The decision to include abortions for women ages 20-34 in the state health basket for 2014 continues to cause controversy. Dr. Eli Schussheim, chairman of the pro-life NGO Efrat, previously slammed the decision; now Rabbi David Stav, head of the Tzohar organization, has come out with criticism of the change as well.
The “basket” of subsidized health care previously included medically necessary abortions, including those cases in which a medical problem was found with the fetus, and abortions for teenagers. The change will mean abortions are covered for all women, regardless of cause.
In the absence of medical need, abortion is against Jewish law, Rabbi Stav told Arutz Sheva. “There’s no question there. The second question is whether the state needs to encourage this and subsidize it,” he said.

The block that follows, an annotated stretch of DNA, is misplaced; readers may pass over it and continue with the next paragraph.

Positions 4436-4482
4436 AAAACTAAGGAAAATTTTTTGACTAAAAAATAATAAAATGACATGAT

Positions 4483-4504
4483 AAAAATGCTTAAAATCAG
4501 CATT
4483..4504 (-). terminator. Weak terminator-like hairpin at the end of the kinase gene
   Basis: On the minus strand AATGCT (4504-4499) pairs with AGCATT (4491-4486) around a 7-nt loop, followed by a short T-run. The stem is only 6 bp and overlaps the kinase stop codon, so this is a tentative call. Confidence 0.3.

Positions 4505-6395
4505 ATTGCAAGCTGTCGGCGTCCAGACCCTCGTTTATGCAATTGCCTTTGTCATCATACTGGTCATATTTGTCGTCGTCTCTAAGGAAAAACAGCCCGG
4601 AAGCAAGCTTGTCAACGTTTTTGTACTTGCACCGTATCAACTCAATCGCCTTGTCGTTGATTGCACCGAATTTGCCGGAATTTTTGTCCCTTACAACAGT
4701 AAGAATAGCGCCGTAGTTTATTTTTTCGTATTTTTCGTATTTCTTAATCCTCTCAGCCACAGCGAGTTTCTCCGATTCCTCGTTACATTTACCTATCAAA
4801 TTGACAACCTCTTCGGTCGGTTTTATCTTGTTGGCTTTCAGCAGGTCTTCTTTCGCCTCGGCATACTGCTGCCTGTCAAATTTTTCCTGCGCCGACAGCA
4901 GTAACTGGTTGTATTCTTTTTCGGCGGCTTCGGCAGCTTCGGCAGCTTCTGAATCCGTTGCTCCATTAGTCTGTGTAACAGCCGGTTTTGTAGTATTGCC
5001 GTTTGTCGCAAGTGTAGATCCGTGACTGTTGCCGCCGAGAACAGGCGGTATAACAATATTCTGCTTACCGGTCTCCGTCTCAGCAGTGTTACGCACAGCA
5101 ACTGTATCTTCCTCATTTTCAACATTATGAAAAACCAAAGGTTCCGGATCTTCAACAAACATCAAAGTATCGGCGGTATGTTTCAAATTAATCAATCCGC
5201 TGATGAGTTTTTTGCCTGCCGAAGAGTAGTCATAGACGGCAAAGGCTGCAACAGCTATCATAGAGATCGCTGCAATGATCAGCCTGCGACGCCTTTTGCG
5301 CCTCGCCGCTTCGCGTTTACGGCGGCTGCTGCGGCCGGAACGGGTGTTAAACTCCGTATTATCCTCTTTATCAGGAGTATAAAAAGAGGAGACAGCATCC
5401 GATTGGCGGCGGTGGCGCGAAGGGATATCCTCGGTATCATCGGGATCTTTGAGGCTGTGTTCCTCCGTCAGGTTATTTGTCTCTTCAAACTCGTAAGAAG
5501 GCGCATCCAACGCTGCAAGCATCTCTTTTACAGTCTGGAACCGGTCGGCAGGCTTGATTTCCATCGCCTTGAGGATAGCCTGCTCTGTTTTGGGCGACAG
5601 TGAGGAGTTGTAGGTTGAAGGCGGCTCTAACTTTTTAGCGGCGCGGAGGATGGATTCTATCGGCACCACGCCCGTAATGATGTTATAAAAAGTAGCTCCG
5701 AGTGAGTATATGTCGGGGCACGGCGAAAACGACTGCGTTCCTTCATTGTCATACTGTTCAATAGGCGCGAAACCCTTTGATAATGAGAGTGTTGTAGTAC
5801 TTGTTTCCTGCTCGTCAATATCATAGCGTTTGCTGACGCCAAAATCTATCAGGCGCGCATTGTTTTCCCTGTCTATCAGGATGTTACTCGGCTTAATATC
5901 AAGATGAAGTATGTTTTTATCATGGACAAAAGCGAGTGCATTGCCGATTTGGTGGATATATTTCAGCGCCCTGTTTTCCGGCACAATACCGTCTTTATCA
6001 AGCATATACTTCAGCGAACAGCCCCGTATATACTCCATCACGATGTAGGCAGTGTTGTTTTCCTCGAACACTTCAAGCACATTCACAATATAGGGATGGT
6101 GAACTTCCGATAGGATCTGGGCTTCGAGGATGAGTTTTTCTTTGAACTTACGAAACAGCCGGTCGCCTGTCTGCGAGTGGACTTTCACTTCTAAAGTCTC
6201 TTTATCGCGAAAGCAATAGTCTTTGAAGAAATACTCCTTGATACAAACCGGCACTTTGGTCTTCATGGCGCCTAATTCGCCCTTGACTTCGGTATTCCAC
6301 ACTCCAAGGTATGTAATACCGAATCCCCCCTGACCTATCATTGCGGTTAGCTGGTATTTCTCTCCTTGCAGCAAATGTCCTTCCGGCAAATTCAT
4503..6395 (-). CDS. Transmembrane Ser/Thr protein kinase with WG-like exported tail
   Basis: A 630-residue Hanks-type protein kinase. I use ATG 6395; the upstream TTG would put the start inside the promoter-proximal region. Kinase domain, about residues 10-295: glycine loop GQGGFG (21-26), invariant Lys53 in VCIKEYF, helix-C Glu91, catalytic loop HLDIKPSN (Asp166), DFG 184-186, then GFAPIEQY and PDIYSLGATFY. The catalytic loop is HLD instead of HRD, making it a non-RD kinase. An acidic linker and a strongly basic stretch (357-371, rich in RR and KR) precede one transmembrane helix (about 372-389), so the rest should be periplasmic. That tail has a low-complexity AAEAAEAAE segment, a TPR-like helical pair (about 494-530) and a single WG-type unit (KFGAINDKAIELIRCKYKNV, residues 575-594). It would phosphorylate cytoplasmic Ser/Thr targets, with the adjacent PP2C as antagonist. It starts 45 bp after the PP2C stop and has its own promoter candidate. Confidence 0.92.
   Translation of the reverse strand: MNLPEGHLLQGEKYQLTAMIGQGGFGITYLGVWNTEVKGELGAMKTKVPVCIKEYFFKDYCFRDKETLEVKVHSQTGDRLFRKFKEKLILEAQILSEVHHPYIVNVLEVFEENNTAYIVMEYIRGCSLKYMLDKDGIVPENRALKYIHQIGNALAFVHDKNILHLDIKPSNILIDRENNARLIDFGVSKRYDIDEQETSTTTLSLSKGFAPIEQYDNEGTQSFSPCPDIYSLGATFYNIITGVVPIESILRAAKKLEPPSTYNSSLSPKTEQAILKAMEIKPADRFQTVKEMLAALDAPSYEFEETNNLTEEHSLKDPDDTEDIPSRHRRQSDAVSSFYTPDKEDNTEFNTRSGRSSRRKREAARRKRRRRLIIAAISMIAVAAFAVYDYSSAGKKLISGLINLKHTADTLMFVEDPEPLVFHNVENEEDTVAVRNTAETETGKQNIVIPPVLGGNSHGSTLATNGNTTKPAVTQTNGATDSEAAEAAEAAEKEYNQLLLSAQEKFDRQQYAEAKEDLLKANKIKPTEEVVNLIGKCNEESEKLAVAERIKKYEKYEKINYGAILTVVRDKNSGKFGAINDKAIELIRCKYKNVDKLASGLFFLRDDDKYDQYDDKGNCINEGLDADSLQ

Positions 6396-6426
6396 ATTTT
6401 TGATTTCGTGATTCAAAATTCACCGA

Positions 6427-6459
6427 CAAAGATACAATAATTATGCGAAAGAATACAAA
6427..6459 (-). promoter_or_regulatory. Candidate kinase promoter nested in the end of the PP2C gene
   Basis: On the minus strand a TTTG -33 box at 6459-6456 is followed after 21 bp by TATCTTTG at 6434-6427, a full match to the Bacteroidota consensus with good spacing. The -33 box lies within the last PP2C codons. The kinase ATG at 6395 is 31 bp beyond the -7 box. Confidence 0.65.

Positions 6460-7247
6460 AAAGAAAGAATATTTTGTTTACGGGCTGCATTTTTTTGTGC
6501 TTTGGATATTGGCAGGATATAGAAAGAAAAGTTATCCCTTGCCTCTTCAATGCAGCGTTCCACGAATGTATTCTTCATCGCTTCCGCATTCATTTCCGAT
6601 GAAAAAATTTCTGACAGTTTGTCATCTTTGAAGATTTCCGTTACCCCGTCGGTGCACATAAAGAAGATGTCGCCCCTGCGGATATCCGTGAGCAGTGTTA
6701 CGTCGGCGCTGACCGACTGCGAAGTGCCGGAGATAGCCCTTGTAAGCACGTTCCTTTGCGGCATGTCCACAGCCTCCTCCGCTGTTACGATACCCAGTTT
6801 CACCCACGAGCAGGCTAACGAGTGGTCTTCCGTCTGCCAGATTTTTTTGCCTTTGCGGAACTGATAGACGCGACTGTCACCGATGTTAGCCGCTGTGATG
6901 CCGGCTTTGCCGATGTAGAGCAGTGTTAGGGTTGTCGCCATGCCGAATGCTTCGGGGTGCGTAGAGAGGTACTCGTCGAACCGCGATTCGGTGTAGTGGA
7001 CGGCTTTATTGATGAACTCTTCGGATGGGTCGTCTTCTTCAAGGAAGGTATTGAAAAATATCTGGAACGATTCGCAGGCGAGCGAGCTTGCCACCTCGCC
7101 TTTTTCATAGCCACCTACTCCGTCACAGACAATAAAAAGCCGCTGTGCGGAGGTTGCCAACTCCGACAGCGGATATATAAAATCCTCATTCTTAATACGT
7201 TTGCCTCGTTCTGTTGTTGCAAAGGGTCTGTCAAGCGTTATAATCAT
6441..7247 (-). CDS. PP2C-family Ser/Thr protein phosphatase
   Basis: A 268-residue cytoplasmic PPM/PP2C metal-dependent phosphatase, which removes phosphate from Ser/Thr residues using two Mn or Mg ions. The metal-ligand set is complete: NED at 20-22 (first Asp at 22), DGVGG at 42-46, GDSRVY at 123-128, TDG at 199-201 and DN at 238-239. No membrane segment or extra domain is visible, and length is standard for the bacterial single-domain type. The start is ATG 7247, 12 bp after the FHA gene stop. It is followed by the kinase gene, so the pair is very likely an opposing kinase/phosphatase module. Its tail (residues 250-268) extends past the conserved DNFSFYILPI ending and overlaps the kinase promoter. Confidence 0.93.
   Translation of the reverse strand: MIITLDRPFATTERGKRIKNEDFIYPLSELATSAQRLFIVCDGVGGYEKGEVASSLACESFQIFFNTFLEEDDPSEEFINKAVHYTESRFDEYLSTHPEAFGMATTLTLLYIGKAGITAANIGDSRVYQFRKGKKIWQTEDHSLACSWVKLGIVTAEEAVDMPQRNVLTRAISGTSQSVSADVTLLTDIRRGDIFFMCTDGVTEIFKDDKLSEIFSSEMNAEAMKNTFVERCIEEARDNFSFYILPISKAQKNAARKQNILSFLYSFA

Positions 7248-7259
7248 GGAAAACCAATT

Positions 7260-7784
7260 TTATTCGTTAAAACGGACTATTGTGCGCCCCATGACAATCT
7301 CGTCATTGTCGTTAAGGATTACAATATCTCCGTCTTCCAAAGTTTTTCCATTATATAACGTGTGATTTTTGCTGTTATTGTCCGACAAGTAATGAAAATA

“It seems to me that this is a negative breakthrough, in the sense that not only is the state allowing this at the expense of people who are truly ill… but the state is suggesting allocating resources for personal decisions, which are forbidden by Jewish law [halakha],” he explained.
He clarified that he is not referring to the fact that such abortions are allowed, but to the suggestion that they be paid for by the state. “The state is saying, ‘I’m willing to fund abortions of children because it’s financially easier for you, and less willing to help diabetes patients.’ That’s immoral,” he charged.
Rabbi Stav noted that the subject of abortions is controversial overseas as well, particularly in the United States.